South Africa’s population now stands at just over 54 million. This is the main finding of Stats SA’s latest Mid-year Population Estimates report, which was released on Thursday. Based on the 2014 series, the country’s population experienced an estimated net increase of 844 000 individuals (1,58% growth) from July 2013 to July 2014. Gauteng remains the most populous province, with almost 13 million inhabitants, followed by KwaZulu-Natal with a population of almost 10,7 million. These two provinces account for about 44% of the population in the country. The Northern Cape remains the least populated province, with just under 1,2 million people.
According to the report, life expectancy at birth stands at 61 years, having increased from an estimated 52 years in 2005. The rise in life expectancy can be attributed to two important trends: first, the number of AIDS related deaths is estimated to have decreased from 363 910 deaths in 2005 (51% of all deaths) to 171 733 deaths in 2014 (31% of all deaths). This can be associated with the increased rollout of antiretroviral therapy (ART). Second, the infant mortality rate (IMR) has fallen from an estimated 58 infant deaths per 1 000 live births in 2002 to 34 infant deaths per 1 000 live births in 2014. The decline in IMR points to an improvement in the general health & living standards of the population.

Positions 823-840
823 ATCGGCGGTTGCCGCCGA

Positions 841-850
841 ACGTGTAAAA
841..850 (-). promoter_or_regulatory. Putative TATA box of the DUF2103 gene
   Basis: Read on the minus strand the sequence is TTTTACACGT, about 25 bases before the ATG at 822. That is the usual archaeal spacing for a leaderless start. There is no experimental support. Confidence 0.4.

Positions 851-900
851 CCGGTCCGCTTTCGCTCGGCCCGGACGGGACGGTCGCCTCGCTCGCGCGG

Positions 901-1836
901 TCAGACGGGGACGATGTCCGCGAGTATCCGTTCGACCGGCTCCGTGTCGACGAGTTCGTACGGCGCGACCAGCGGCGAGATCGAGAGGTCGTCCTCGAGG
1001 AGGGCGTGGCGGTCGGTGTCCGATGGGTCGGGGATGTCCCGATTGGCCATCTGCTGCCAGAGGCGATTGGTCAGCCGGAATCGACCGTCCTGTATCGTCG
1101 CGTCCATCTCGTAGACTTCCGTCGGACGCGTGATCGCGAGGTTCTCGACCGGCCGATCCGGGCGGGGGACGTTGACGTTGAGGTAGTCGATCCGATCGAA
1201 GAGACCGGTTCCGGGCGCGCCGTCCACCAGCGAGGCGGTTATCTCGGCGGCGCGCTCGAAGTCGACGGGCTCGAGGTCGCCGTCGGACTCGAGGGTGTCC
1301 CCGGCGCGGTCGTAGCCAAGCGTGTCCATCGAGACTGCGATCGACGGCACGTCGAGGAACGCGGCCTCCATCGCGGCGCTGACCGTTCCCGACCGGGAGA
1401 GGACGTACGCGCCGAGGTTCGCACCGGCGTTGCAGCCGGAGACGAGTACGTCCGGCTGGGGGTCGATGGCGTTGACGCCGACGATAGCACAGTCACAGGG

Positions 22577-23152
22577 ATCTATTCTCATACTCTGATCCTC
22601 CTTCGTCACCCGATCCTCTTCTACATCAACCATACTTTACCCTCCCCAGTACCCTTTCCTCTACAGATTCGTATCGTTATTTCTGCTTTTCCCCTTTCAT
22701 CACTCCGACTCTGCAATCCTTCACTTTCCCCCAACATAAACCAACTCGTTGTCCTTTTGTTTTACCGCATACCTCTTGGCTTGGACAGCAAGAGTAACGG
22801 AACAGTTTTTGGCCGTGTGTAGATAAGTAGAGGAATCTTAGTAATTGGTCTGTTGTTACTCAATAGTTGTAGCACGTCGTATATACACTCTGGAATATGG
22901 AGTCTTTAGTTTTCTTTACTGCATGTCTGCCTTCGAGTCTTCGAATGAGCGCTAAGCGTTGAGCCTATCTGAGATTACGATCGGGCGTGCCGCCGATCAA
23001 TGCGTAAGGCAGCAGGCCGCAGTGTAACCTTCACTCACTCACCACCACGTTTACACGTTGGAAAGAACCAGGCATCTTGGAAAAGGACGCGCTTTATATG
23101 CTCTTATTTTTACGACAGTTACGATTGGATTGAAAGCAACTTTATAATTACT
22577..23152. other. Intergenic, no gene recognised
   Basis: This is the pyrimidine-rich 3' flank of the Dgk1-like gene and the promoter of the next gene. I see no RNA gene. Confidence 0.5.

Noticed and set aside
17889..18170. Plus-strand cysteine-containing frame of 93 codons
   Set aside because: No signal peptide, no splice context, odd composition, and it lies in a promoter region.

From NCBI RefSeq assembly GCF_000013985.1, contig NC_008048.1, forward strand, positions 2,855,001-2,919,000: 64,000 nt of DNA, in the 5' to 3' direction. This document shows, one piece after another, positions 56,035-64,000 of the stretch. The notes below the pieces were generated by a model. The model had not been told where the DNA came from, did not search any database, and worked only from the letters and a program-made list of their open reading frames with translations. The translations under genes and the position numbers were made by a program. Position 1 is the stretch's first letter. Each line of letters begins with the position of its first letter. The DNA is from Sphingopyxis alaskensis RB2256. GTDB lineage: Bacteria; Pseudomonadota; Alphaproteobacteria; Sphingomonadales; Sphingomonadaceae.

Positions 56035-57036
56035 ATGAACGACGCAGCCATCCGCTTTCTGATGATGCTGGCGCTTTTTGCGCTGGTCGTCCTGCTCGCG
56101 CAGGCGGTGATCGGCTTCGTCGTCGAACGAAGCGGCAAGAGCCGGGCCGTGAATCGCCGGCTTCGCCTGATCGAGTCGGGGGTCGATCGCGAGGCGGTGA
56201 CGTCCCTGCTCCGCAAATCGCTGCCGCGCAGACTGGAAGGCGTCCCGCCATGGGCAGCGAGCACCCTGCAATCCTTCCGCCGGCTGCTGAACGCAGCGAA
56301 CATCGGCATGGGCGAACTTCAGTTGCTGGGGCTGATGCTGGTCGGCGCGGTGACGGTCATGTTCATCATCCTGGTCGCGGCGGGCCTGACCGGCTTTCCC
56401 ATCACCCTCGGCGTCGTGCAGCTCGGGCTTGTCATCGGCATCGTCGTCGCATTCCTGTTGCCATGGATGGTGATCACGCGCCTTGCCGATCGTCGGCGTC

The overall number of deaths in the country has been decreasing, from an estimated 716 083 deaths in 2005 (15 deaths per 1 000 people), to an estimated 551 289 deaths occurring in 2014 (10 deaths per 1 000 people). Also, the crude birth rate (CBR) for the country has decreased, from 24 births per 1 000 people in 2002 to 22 births per 1 000 people. As the population transitions from high to low birth and death rates the age structure of the population in South Africa has changed, contributing to a demographic dividend of young people relative to those of working age. Simultaneously, with a rise in life expectancy and a decline in the CBR, the proportion of elderly is increasing in South Africa. These demographic indicators bring to the fore the current agenda focusing on harnessing and benefitting from a potential demographic dividend and setting national priorities in catering for the growing proportion of elderly persons in South Africa.
For more detailed information please download the full report here.